The Mass Effect universe is just as cool (I imagine a whiteboard at Bioware, Day 1 of New Science Fiction Game, with "Universe Just As Cool As Star Wars" written on it and underlined three times), but I won't ever play in that universe because the designers destroyed it. Now, I'm not all broken up about that, because I can build my own settings and there are plenty of ready-made ones, but if I were the sort of person who loved Mass Effect for the universe, ME3 would have been a kick in the junk. No more Omega, no more Alliance, no more permanently-unresolved stories about the Krogan vs. the Salarians or the dangerous Batarians and their hatred of humanity's success.

But...Some of these desires, I think, are toxic to creativity. The Genophage was interesting for 2 1/2 games; dragging out the angst interminably is what makes superhero comic books so unreadable. Ditto the Batarians. And I think it's naive to expect that the "real story" of Mass Effect is Shepherd and his/her friends fighting Batarian gangsters forever. We all knew ME was going to be more than that, and anyone who knew the first thing about science fiction could see in what direction the plot was going to go.

Further, I kind of respect the designers for blowing up the universe. "No, Mass Effect isn't a setting that gets played out forever, that gets cluttered up with fanfiction-level content after ten years, that slowly spawns an incomprehensible and labyrinthine continuity that alienates all but hardcore fans; Mass Effect is a story about one thing and when that one story is done, the curtains come down." It takes integrity to do that, and it takes a firm understanding of what your story is about.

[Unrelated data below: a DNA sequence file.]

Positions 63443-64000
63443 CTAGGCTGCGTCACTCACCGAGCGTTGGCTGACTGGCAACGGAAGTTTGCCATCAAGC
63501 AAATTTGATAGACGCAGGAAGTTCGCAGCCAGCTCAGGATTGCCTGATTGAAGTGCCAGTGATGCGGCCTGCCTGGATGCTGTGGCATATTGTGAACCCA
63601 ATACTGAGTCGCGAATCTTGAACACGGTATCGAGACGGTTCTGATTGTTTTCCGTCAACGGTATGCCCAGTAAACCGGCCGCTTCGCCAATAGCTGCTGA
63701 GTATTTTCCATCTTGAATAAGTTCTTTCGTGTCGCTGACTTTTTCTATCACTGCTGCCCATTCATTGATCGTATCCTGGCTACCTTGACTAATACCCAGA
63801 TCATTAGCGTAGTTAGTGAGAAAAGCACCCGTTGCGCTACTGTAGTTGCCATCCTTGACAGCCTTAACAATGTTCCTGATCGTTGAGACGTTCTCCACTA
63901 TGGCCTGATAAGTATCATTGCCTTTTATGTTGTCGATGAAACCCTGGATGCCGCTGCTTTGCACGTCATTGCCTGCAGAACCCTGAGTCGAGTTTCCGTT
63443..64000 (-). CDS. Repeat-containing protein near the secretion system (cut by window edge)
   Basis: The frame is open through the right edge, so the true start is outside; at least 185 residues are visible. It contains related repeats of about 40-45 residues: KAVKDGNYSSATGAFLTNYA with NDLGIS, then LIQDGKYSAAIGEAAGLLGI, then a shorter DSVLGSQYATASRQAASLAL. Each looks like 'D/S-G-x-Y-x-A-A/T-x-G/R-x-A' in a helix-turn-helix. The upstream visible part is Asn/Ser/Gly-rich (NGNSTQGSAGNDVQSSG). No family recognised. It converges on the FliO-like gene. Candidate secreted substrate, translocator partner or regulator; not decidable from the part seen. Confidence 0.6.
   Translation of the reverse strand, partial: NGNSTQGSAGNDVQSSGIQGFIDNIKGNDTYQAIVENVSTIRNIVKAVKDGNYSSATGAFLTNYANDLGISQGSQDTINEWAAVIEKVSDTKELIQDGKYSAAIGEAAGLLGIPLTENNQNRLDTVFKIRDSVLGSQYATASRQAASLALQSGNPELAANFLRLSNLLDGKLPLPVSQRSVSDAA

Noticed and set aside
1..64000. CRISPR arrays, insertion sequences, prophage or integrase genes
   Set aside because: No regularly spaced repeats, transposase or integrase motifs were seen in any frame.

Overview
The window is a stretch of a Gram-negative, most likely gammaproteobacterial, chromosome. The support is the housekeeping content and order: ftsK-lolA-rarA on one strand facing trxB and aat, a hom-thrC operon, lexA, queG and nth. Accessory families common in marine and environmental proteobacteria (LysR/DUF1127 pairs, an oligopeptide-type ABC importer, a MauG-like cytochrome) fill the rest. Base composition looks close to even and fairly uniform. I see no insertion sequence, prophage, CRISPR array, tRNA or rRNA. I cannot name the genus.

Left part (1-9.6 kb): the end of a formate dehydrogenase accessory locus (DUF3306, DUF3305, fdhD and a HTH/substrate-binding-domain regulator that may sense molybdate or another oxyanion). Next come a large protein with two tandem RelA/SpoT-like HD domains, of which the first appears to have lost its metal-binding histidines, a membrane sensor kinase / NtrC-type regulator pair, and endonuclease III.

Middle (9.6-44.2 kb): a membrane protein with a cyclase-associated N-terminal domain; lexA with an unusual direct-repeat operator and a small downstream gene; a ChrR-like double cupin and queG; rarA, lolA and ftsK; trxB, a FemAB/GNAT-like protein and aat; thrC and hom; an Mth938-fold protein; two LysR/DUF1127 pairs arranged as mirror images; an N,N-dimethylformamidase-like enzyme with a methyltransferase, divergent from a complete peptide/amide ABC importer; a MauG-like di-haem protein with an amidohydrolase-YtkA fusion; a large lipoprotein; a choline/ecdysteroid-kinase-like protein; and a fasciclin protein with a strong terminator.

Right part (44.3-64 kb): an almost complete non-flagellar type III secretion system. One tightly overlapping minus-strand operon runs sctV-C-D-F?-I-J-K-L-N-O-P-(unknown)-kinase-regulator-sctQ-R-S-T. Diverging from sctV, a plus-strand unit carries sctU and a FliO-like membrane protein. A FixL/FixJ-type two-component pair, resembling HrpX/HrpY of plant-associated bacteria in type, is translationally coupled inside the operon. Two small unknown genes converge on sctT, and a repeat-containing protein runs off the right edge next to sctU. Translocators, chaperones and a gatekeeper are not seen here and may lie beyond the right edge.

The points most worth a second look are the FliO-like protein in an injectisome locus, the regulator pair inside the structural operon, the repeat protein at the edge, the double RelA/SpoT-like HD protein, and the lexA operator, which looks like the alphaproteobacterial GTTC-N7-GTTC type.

It's just a shame that what Mass Effect was about was handled so clumsily. But that's an issue of game design, which is outside the scope of this undirected musing. I respect what Bioware tried to do, but I think that, in their attempt to close off the universe, they closed off the story too, and gave us a strangled whimper to conclude their narrative. I don't want to mess around in the Mass Effect universe forever, with the setting's dramas frozen in time for my eternal savoring, but I wanted more of a decision about how I brought down the curtains.

Tuesday, May 13, 2014

No Justice in Westeros

It's cool how Game of Thrones is anti-chivalry propaganda, and people like talking about that, but T.H. White's The Once and Future King was anti-chivalry propaganda a million years ago, so I don't think that's the coolest part of GoT.

The coolest part of Game of Thrones is that Martin thinks through the consequences of living in a society without a rule of law. Fantasy writers screw that up all the time. They either give their setting a robust rule of law (a legitimate choice, but one that often sticks out weirdly from the rest of the setting), or they don't follow through on the whole "these people are barbarians" thing.